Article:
Enjoy the extract and then watch the highlights, including the rehearsed free-kick routine for Bayern's second goal at 1:21.
By Joel Richards (@Joel_Richards), author of Superclasico: Inside the Ultimate Derby
Sandwiched in between the home and away ties with Boca, River faced Racing on Sunday. For such an important game, which would all but decide the league title between the two, River lined up with just two first-team players. The rest were under orders to rest ahead of the return leg against Boca.
The gamble backfired. Racing won and with two matches remaining went top of a league that River have dominated playing stylish football in recent months. Success this season could well rest on the clash with Boca, placing yet more pressure on the fixture.
When we published Superclasico last year, River Plate and Boca Juniors had both recently turned to the most successful coaches in the club’s history, Ramón Díaz at River and Carlos Bianchi at Boca, in the hope of turning around their fortunes.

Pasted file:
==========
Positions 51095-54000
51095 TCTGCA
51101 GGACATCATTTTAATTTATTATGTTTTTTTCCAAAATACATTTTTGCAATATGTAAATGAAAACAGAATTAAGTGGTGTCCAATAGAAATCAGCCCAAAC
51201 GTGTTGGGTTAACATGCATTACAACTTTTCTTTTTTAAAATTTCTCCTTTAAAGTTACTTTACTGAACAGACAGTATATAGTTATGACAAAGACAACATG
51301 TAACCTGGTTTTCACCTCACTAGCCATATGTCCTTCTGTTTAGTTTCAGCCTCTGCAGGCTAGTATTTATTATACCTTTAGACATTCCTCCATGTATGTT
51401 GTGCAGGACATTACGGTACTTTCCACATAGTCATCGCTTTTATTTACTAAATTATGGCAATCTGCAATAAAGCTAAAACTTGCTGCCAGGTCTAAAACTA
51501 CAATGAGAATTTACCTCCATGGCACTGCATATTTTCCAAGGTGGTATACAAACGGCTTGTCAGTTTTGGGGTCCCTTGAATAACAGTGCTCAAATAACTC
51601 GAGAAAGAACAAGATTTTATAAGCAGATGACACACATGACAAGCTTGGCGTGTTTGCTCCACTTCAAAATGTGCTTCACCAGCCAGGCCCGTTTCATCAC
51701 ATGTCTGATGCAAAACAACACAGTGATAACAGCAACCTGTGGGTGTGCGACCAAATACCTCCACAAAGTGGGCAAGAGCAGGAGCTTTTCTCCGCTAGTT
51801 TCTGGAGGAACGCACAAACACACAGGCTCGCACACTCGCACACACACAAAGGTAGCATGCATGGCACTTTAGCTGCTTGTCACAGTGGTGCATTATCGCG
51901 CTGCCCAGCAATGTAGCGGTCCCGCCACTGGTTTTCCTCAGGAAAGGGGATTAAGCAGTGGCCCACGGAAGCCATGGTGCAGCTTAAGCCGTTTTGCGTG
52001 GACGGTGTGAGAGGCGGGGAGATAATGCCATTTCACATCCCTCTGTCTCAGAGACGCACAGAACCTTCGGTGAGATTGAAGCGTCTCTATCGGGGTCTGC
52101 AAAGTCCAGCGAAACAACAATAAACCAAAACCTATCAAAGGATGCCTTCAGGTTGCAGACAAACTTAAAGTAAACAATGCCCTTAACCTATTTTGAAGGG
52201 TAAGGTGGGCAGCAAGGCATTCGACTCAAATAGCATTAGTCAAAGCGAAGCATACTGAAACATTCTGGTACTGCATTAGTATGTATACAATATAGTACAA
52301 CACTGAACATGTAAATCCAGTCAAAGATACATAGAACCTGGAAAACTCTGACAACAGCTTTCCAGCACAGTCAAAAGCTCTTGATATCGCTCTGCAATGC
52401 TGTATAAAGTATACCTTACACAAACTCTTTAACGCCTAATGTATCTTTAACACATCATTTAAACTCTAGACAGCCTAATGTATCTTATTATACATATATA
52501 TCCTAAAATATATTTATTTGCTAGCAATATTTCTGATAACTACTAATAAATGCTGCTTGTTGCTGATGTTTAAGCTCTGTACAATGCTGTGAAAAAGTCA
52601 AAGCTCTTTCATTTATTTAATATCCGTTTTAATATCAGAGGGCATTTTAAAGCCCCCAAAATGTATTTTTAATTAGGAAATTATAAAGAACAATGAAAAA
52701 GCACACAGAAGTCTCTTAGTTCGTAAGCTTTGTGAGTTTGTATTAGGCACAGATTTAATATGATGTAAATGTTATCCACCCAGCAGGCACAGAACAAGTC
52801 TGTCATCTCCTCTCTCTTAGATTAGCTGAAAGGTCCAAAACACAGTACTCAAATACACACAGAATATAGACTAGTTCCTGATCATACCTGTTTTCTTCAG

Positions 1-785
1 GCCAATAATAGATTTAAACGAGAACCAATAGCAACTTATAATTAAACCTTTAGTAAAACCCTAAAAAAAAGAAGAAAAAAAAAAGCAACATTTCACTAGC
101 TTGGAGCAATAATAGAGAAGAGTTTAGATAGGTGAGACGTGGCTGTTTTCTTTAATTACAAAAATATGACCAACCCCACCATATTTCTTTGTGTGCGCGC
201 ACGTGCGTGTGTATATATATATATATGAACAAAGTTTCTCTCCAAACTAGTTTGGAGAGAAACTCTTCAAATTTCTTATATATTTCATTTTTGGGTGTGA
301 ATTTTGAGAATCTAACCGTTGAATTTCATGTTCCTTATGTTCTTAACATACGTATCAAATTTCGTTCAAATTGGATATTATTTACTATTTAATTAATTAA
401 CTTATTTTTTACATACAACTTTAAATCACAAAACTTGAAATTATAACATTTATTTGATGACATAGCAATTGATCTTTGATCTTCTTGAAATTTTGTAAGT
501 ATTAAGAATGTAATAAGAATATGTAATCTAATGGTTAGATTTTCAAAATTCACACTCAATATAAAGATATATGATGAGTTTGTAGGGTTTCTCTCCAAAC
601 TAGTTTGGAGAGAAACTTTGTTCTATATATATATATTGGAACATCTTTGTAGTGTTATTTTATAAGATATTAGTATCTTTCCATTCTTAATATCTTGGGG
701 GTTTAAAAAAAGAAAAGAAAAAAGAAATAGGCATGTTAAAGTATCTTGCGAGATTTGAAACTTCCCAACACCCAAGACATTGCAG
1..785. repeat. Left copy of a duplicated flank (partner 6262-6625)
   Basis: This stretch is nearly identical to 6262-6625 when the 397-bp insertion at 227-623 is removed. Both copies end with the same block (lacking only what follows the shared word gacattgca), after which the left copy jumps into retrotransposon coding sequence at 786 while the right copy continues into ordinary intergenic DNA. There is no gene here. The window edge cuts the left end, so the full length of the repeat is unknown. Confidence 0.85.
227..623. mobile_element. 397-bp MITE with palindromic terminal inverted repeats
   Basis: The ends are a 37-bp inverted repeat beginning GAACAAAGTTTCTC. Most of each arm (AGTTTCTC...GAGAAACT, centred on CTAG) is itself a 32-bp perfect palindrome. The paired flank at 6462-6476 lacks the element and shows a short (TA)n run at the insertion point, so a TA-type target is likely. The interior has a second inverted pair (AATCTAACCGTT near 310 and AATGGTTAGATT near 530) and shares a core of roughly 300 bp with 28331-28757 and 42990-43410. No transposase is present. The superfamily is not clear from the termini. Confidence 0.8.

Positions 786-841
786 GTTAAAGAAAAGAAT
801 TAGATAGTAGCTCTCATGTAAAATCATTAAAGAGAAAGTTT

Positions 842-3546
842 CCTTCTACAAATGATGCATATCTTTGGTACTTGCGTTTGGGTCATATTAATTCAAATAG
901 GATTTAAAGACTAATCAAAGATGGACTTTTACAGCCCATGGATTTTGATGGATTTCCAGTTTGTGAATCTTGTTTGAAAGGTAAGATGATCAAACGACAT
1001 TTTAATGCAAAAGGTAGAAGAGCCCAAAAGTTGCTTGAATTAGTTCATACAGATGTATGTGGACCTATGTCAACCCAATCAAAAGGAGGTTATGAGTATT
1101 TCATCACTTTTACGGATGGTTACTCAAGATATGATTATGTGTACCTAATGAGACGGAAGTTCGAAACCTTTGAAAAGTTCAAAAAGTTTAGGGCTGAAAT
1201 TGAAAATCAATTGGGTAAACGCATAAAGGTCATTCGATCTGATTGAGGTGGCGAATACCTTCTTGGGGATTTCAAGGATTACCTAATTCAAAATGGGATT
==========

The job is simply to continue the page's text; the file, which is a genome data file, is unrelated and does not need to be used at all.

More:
Both have since gone.
Bianchi left Boca near the bottom of the table, with three points from four games earlier this season. His Boca side was a shadow of the legendary teams he built in the 2000s. Díaz has also gone, though he improved his stock at River, leading the team to the league title and much-needed silverware after a miserable previous few years at the club.
Having both turned to former champions, they then both called on young coaches who grew up in their youth systems, Marcelo Gallardo at River and Rodolfo Arruabarrena at Boca.
Under Gallardo, River have played some of the most attractive football in the domestic league perhaps since the Huracán side of Ángel Cappa, which featured a young Javier Pastore. Over at Boca, Arruabarrena has brought order to the side and the dismal start to the season is long forgotten, as they are one match away from a continental final.